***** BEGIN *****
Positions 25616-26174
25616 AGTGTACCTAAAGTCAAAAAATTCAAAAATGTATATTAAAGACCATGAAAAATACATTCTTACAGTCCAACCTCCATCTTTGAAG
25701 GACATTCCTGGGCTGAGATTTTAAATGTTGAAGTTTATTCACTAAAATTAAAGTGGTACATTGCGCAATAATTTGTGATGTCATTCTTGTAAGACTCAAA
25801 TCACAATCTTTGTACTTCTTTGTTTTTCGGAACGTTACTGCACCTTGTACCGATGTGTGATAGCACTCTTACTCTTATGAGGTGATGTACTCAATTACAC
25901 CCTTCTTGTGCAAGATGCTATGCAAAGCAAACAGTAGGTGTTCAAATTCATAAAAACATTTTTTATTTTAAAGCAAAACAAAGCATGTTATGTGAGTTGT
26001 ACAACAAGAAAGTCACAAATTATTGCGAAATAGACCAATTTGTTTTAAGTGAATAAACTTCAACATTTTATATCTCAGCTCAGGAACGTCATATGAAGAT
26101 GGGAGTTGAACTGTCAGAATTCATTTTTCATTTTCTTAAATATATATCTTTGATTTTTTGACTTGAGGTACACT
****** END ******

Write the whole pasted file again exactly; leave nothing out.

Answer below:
Positions 25616-26174
25616 AGTGTACCTAAAGTCAAAAAATTCAAAAATGTATATTAAAGACCATGAAAAATACATTCTTACAGTCCAACCTCCATCTTTGAAG
25701 GACATTCCTGGGCTGAGATTTTAAATGTTGAAGTTTATTCACTAAAATTAAAGTGGTACATTGCGCAATAATTTGTGATGTCATTCTTGTAAGACTCAAA
25801 TCACAATCTTTGTACTTCTTTGTTTTTCGGAACGTTACTGCACCTTGTACCGATGTGTGATAGCACTCTTACTCTTATGAGGTGATGTACTCAATTACAC
25901 CCTTCTTGTGCAAGATGCTATGCAAAGCAAACAGTAGGTGTTCAAATTCATAAAAACATTTTTTATTTTAAAGCAAAACAAAGCATGTTATGTGAGTTGT
26001 ACAACAAGAAAGTCACAAATTATTGCGAAATAGACCAATTTGTTTTAAGTGAATAAACTTCAACATTTTATATCTCAGCTCAGGAACGTCATATGAAGAT
26101 GGGAGTTGAACTGTCAGAATTCATTTTTCATTTTCTTAAATATATATCTTTGATTTTTTGACTTGAGGTACACT